As you would expect, judges are appointed for their ability to adjudicate, often untested at the time of elevation to the Bench. Once appointed, many jurisdictions around the world then ask their judges to suspend their adjudication skills in favour of mediating controversies coming before the court, often in an effort to reduce backlogs. And it seems…

Two stories in the Canadian media caught my eye this past month. New Rules for Bank Mediators – The Federal Minister of Finance has indicated that the Canadian federal government will not require banks to mediate their disputes with customers through mediation services offered by the Ombudsman for Banking Services and Investments (OBSI). OSBI is…

Scotland is a practical nation. The list of its inventions includes penicillin, anaesthetics, steam engines, tarmac roads and even the decimal point (see http://www.magicdragon.com/Wallace/thingscot.html#Ta). Like the rest of the UK its culture was in part forged by the ‘practical man’ of the Industrial Revolution, rejecting grand theory in favour of trial and error. Its lawyers,…

ADR in Brazil is a hot issue. The number of courses, events, discussions and debates over the present and future status of mediation is already significant and growing at high rates. For the people who are involved in the field, it looks like mediation booming.

There are reasons for this enthusiasm. The Brazilian Court System may have become an economic bottleneck. Given the slowness of the Brazilian Court System, in theory, there is a demand for quicker, more agile and informal ways of resolving disputes.

The adversarial process built into the Brazilian court system can no longer be the sole or even the preferred way to address disputes. It is expensive, slow and unpredictable. This situation calls (or screams) for the application of ADR. Mediation would seem to be the natural solution to be adopted in most cases.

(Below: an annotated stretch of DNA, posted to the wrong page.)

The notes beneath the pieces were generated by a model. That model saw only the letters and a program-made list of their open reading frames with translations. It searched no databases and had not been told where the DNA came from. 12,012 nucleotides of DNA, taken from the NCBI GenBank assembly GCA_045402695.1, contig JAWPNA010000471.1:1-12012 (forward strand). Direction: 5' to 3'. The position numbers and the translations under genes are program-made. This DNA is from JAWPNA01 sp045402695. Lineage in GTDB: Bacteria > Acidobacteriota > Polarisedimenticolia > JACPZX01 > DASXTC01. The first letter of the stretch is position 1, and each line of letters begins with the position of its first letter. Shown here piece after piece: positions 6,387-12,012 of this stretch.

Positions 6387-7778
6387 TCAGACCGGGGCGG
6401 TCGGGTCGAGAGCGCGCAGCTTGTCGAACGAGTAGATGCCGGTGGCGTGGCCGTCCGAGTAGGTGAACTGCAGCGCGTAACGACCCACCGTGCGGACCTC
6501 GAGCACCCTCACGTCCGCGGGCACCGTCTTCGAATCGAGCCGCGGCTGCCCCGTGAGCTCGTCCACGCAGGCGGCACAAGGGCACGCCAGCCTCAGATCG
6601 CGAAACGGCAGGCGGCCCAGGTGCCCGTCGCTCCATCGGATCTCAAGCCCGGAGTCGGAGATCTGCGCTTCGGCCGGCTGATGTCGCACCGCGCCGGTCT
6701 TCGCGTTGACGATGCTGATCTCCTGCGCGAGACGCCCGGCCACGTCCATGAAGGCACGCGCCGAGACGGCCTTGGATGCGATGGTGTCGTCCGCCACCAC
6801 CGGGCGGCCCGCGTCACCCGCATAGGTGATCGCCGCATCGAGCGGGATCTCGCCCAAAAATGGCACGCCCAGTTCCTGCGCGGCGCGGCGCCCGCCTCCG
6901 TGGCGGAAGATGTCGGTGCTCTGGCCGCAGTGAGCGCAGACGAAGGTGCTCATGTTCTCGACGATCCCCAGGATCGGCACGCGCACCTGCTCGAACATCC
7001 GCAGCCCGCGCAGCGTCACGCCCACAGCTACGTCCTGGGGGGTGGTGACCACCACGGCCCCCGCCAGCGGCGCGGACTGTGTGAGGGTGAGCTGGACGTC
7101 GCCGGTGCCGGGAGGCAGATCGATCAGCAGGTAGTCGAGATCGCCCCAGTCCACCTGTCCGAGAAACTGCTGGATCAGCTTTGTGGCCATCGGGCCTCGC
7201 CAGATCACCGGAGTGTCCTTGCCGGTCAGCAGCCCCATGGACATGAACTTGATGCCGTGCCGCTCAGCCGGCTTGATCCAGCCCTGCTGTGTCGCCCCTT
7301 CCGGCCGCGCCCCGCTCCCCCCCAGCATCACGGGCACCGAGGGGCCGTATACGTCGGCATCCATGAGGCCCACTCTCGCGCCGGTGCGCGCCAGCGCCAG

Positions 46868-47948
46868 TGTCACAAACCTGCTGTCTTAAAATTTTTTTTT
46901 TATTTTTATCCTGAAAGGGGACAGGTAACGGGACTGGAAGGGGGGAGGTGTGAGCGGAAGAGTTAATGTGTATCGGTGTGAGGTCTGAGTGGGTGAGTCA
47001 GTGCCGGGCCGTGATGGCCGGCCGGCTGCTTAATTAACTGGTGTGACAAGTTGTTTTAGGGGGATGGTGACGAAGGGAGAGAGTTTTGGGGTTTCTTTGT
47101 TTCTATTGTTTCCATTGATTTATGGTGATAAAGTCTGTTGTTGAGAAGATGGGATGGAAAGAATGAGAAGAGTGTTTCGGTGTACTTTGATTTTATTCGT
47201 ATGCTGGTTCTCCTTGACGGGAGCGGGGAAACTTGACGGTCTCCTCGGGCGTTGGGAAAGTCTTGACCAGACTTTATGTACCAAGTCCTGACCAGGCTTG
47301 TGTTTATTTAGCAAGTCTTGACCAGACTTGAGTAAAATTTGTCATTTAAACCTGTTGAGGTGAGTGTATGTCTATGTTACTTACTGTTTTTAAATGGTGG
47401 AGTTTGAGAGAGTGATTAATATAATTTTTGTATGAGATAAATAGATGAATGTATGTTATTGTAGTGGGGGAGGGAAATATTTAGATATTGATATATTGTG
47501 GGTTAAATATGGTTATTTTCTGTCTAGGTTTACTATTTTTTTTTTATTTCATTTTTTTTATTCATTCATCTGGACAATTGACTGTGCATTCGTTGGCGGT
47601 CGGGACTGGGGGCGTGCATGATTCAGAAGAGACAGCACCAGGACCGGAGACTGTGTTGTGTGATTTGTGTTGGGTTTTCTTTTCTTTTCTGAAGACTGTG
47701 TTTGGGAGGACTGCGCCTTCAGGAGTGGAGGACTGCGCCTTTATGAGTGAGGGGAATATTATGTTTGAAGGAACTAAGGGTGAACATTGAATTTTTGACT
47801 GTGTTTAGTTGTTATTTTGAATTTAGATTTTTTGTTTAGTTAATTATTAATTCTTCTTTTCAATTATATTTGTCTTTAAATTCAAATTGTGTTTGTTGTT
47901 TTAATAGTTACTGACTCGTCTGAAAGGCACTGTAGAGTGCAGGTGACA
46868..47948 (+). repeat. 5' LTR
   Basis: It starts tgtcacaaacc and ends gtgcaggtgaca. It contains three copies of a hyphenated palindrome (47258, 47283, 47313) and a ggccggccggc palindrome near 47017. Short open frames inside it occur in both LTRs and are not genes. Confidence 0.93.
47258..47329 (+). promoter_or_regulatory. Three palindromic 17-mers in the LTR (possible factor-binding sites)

Additionally, Brazil has already produced a significant number of well-trained mediators, a Code of Ethics following international standards and judges and court staff adequately trained and prepared to identify cases which could be referred to mediation. Despite the theoretically favorable environment, in practice, mediation is still not the preferred way to resolve disputes in Brazil. In fact, mediation in Brazil is adopted in a very small number of cases. Brazil has the need and the means to adopt mediation as a main stream form of dispute resolution, but somehow it has not happened so far.

If you’re in a jurisdiction with some sort of mandatory mediation program its worth reading the reasons of Mr. Justice Sloan of the Ontario Superior Court of Justice in  Cornie v Security National and three companion Actions. Many lessons can be drawn from this decision depending on your perspective, but to me one clear lesson…

In the Romanian Parliament there has been submitted a draft to amend the legislative framework regarding mediation. Thus, according to the draft, prior to referring the case to the court of law or the criminal pursuit body, Parties or any of these are bound to try and settle the conflict by mediation, under penalty of…

As I sat down at my desk the other day to think about what to blog about this month, e- mails and text messages suddenly started pinging into my inbox giving me the rather exciting news that the Minister for Justice had just published the draft Mediation Bill, promised in the Programme for Government set…

This Decree establishes in the French Code of Civil Procedure a Chapter dedicated to the amicable resolution of disputes outside the Courts. Said Decree defines the rules applicable to each of the modes providing for amicable resolution of disputes. The Decree No. 2012-66 (the Decree) mainly enacts rules dealing with certain aspects of mediation in…

Picking up where I left off last post, I want to discuss what I consider to be a major problem with the Ontario Commercial Mediation Act, 2010 (OCMA) relating to the admissibility of evidence of what occurred during a mediation. Generally (with some exceptions) at Common Law anything said or done in mediation is inadmissible…